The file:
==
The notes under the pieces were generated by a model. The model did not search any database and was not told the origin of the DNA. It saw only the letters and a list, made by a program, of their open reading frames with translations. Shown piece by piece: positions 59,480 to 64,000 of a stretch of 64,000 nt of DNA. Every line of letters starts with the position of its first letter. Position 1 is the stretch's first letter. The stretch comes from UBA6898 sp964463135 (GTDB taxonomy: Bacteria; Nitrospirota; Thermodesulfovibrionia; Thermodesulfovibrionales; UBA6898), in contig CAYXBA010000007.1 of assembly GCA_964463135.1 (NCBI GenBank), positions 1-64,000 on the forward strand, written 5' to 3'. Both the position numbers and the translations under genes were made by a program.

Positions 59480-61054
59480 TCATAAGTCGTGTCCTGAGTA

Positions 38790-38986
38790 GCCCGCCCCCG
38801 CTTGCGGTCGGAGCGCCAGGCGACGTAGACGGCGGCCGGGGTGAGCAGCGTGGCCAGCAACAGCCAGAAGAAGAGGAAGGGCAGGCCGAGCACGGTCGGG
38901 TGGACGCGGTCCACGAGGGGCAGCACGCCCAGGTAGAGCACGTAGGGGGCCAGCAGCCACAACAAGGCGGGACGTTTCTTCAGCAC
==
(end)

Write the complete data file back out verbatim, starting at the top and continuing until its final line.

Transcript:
The notes under the pieces were generated by a model. The model did not search any database and was not told the origin of the DNA. It saw only the letters and a list, made by a program, of their open reading frames with translations. Shown piece by piece: positions 59,480 to 64,000 of a stretch of 64,000 nt of DNA. Every line of letters starts with the position of its first letter. Position 1 is the stretch's first letter. The stretch comes from UBA6898 sp964463135 (GTDB taxonomy: Bacteria; Nitrospirota; Thermodesulfovibrionia; Thermodesulfovibrionales; UBA6898), in contig CAYXBA010000007.1 of assembly GCA_964463135.1 (NCBI GenBank), positions 1-64,000 on the forward strand, written 5' to 3'. Both the position numbers and the translations under genes were made by a program.

Positions 59480-61054
59480 TCATAAGTCGTGTCCTGAGTA

Positions 38790-38986
38790 GCCCGCCCCCG
38801 CTTGCGGTCGGAGCGCCAGGCGACGTAGACGGCGGCCGGGGTGAGCAGCGTGGCCAGCAACAGCCAGAAGAAGAGGAAGGGCAGGCCGAGCACGGTCGGG
38901 TGGACGCGGTCCACGAGGGGCAGCACGCCCAGGTAGAGCACGTAGGGGGCCAGCAGCCACAACAAGGCGGGACGTTTCTTCAGCAC